One of the limitations of Entity Framework V1 released as part of .NET Framework 3.5 SP1 and Visual Studio 2008 SP1 is lack of support for POCO entity objects. POCO stands for Plain Old CLR Object and refers to an object that does not have any persistence concerns and is not aware of persistence framework. Modern development approaches such as DDD (Domain-Driven Design) and TDD (Test-Driven Development) prefer clear separation of concerns which implies persistence ignorance.

In order to be consumable by EF, entity classes have to:

  • Derive from EntityObject class or implement at least one mandatory IPOCO interface: IEntityWithChangeTracker. If the entity participates in relationships it also has to implement IEntityWithRelationships interface. Implementing those interfaces is not hard, but causes entity objects to have a dependency on EF assembly, which is sometimes not desirable
  • Provide assembly, class and property-level attributes to define mapping from CLR space to model space (we call those O-C mapping attributes)
  • Use Entity-Framework-provided relationship classes: EntityReference<T>, EntityCollection<T> and RelationshipManager instead of CLR collections (List<T>, ICollection<T>)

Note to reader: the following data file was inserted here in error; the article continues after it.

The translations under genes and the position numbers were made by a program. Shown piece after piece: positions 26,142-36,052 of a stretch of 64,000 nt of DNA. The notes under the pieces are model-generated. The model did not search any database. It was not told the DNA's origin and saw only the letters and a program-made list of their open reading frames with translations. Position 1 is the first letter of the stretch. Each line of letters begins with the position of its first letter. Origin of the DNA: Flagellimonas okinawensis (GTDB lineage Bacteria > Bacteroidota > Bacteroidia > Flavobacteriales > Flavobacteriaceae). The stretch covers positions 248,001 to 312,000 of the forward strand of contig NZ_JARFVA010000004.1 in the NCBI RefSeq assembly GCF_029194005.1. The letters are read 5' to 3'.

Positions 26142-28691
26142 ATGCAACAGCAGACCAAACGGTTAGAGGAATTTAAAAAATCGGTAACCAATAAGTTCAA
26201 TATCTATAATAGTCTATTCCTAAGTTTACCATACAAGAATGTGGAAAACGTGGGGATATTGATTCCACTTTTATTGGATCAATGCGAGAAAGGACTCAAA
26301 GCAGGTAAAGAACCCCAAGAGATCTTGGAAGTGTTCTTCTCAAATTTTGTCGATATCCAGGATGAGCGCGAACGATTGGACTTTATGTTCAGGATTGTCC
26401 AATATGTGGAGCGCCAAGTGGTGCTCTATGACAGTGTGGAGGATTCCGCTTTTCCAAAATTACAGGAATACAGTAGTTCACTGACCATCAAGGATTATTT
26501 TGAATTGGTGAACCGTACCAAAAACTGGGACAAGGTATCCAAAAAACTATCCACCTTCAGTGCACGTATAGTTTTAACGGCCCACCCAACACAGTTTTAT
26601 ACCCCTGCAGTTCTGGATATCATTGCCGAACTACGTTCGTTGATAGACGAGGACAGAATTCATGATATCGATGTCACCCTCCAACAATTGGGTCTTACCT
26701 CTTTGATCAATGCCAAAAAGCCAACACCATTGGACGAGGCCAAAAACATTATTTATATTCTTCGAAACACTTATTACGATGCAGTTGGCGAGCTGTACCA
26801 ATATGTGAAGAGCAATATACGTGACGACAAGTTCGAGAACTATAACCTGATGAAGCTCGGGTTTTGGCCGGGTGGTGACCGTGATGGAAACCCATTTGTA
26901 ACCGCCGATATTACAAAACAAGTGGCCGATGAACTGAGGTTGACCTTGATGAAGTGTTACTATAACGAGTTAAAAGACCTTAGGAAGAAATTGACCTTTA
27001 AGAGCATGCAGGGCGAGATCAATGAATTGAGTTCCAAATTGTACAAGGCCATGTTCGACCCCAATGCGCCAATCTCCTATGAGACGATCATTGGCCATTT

Clearly those requirements make EF’s entity objects persistence-aware.

It is possible to write (generate) an adapter layer that will translate between POCO objects and Entity Framework-aware objects and provide services on top of POCO objects, such as:

  • Change tracking (snapshot-based and proxy-based when possible)
  • Transparent lazy loading
  • Immutable Value Objects
  • Queries (LINQ and Entity SQL)
  • Shadow state (maintaining certain persistence-related fields outside of entity class)

We have recently published a sample called EFPocoAdapter that includes code generator and a supporting library that implements POCO object tracking on top of Entity Framework V1. This serves two purposes: